Everybody look into my eyes...

May 27, 2005

Having problems delivering lectures to a large number of students? The mind is a fickle thing and, says Harriet Swain, if your audience is losing interest or simply can't hear you, you need to mix it up a little

Can they hear you at the back? CAN THEY HEAR YOU AT THE BACK? If you could hear yourself think, you'd begin to wonder. You also suspect that even if those distant students can hear you, they have no idea what you're talking about. It sounds like large classes might not suit your teaching style.

How about trying to make classes smaller? The key to dealing with overwhelming numbers of students, according to Shirley Earl, head of learning and teaching development at Napier University, is to break them down into "smaller, dynamic units".

Breaking groups down is particularly helpful in practical subjects where you may have access to assistants, such as postgraduate students or demonstrators, so long as you are careful about monitoring quality.

"Traditionally, universities gave the same kit to every student and they all did the same experiment," she says. "Now, instead, you can work it like a training circuit so you have, say, ten experiments or practicals to be done in the course of a semester but in any week only 10 per cent of the class will be doing the same experiment."

The advantage of this system is not only that the university saves on kit but that it encourages discussion between students, and helps them to see how all the experiments contribute to the whole picture.

Earl suggests bringing all the groups together for plenary sessions in which they have the opportunity to share their experiences. Her view is that varying teaching structure is essential if you want to avoid boring your class. "You can get facts across pretty fast in a lecture," she says.

"This means you can free up time for creativity and exploration."

Phil Race, part-time senior academic staff development officer at Leeds University and author of 2,000 Tips for Lecturers , says you should be thinking at the beginning of a session not about what you will be doing for the next 50 minutes, but about what your students will be doing. He suggests building in three to four distinct changes of activity for them, such as looking through handouts, talking to their neighbour about something you have put up on the screen, multiple-choice questions and so on. "Remember that human concentration spans are very fickle," he warns.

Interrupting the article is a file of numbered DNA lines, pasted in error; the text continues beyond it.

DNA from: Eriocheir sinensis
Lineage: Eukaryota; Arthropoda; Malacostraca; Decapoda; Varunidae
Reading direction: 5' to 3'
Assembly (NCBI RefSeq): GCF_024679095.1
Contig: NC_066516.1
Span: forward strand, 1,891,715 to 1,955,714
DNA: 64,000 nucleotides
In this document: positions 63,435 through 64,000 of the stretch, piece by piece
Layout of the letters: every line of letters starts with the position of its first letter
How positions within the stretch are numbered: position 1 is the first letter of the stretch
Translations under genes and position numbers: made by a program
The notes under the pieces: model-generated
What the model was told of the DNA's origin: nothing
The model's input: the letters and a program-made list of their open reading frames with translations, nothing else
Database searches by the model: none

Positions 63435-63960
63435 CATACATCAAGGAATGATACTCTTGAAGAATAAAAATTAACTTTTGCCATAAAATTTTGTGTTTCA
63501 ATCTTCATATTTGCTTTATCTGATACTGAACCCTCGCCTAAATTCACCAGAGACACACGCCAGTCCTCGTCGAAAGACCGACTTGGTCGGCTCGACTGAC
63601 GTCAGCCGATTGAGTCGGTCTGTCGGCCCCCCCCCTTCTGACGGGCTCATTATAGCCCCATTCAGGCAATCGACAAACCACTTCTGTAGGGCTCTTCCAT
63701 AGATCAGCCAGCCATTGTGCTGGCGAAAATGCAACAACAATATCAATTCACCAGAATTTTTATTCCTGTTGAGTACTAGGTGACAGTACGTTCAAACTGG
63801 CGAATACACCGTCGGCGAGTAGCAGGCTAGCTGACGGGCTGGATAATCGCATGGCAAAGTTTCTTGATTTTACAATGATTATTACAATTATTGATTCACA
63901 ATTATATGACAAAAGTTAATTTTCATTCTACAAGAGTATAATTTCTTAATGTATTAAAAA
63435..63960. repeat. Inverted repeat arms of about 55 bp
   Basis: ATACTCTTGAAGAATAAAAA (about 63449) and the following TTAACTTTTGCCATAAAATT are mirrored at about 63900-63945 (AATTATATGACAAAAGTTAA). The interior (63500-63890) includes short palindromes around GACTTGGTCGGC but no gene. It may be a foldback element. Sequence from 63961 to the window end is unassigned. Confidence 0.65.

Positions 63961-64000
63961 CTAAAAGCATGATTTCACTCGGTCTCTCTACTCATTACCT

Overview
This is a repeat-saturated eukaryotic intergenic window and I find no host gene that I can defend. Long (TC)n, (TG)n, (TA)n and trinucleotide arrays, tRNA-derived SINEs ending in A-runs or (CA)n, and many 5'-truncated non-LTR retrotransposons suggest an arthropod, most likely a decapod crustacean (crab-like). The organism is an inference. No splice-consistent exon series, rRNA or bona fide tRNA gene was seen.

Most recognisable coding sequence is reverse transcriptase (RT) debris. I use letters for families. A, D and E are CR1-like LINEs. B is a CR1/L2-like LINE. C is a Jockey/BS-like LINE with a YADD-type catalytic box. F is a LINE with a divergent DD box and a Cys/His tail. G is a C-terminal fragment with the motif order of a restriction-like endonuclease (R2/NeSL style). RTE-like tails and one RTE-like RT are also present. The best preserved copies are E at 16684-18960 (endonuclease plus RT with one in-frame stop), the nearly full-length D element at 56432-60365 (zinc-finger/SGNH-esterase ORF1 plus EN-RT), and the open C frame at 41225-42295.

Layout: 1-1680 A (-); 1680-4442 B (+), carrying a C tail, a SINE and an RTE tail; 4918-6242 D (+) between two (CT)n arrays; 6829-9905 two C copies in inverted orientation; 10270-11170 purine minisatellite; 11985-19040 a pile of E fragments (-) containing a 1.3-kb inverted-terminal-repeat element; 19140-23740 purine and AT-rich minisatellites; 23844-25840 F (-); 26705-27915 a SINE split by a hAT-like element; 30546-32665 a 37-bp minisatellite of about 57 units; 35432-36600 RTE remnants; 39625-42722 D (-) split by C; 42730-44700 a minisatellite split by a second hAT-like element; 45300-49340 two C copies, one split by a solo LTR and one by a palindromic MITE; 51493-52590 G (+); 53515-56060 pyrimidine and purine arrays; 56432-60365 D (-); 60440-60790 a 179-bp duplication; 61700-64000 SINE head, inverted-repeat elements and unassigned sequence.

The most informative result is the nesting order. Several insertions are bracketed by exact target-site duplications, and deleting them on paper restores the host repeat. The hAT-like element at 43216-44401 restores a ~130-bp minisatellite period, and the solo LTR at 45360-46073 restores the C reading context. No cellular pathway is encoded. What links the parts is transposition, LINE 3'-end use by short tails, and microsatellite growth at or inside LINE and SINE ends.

"Unless you really keep their minds engaged they will be thinking of all sorts of other things. To keep the whole attention of a large group isn't easy."

Annie Trapp, deputy director of the Higher Education Academy psychology network, agrees: "The brain is designed to respond to changes in the environment not the status quo, so it is important to refocus student attention by providing a judicious variety of formats," she says. But she warns that too much variety may result in the flow of the lesson being lost.

One technique recommended on the network's website is using an electronic voting system. This is the kind of technology used for "ask the audience" on the television game show Who Wants to be a Millionaire? and often proves popular with students because of its anonymity. Students are given electronic handsets and asked to reply to a question by pressing the appropriate button. It means you can find out how many students in the class have understood a point, without putting particular individuals on the spot.

This is not the only way technology can be helpful. James Atherton, principal lecturer in post-compulsory education at De Montfort University, suggests putting your lecture on the web if possible or creating a post-lecture weblog, including library references and responses to questions that have been raised.

Christina Mainka, academic development adviser, online learning, at Napier, suggests using the internet to help provide the "deep learning" that a lecturer simply cannot offer a large class. But she says that online learning must be closely supervised and benefits as much as face-to-face methods from breaking down classes into smaller groups.

Race points out that large classes mean large variations in ability, knowledge and motivation. He suggests tackling this by constantly probing what they already know. "If you can get those who know more talking to those who know a bit less, you can engage those who know it already and add value to those who don't," he says. One way of finding out which is which is to put a question before the class and ask for a show of hands - one hand if they can answer it, two if they think they can and none if they have no idea. That way you can get an idea of what is sinking in, what areas you need to cover more fully and who is feeling particularly lost.

Finally, it is important to remember that large classes are not all bad.

Race says they provide a chance for students to feel part of the big picture and to understand the values and expectations of their course. It is much fairer to brief students when they are all together about how assessments work and what their objectives should be, he says, because that way you can be sure they all received the same information.

And if they can't hear you at the back? Race says you need to find out by giving the students something to do and then asking someone at the back what they think about it. If their answer is silence, yours is easy - use a microphone.

Further information

Phil Race, 2,000 Tips for Lecturers , Kogan Page, 1999

Various authors, Teaching More Students Series, available from Oxford Centre for Staff and Learning Development, Oxford Brookes University


Make sure everyone can hear

Break the class down into groups and let groups report back to one another

Vary your teaching style

Use technology

Regularly check up on how much is sinking in

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